Entering the twin parks from the north, however, your options open up significantly. In the Grant Grove area–just as you enter King’s Canyon–Azalea, Crystal Springs and Sunset Campgrounds all accommodate larger RVs and position you perfectly for visiting General Grant–the second largest tree in the world behind General Sherman–and the Kings Canyon Visitor Center. All of these campgrounds, including Potwisha, are dry camping only, so no hookups, however flush toilets and water are available, and the occasional wisp of cell service trickles through them. Reservations are recommended in all but Azalea Campground, where it’s first come, first served camping only.
As you continue through the park, just before crossing the imaginary line that separates Kings Canyon from Sequoia, Stony Creek has spots that hold up to 22′ long RVs, however if you’ve come to Sequoia to see the world’s tallest trees, Lodgepole Campground–with easy access to a visitor center and not far from General Sherman himself–is likely your best bet. There is no cell service, nor hookups, but showers and flush toilets are available and you’ll find yourself camping beneath one of the most beautiful canopies in the world.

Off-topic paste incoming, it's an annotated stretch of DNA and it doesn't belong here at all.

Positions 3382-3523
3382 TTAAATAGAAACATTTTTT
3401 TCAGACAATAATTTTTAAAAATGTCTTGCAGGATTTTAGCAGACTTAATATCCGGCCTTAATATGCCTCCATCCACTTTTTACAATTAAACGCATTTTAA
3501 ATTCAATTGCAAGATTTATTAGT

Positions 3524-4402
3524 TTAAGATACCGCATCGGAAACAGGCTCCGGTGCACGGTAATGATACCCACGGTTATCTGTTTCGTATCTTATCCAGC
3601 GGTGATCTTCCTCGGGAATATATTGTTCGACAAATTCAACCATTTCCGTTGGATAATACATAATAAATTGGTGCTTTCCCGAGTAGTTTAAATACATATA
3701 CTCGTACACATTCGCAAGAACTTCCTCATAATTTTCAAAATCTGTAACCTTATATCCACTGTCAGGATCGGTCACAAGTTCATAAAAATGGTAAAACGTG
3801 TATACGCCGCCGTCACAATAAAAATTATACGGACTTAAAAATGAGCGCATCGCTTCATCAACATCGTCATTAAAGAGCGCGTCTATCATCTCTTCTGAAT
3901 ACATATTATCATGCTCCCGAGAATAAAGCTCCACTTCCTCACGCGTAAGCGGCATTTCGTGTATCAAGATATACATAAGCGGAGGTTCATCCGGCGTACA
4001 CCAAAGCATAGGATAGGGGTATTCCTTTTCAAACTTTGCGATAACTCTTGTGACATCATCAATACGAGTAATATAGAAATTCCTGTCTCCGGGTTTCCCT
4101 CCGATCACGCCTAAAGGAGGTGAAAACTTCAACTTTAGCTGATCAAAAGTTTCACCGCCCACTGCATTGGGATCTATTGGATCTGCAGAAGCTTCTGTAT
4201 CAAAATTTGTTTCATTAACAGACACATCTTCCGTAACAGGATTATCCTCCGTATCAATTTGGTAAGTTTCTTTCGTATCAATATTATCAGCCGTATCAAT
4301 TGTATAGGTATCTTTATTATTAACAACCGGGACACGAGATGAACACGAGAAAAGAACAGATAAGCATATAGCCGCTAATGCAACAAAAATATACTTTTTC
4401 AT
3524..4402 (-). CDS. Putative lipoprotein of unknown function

The Absolute Best Camping
For those of you traveling a bit lighter, and therefore not limited by size, options within the park continue to open up.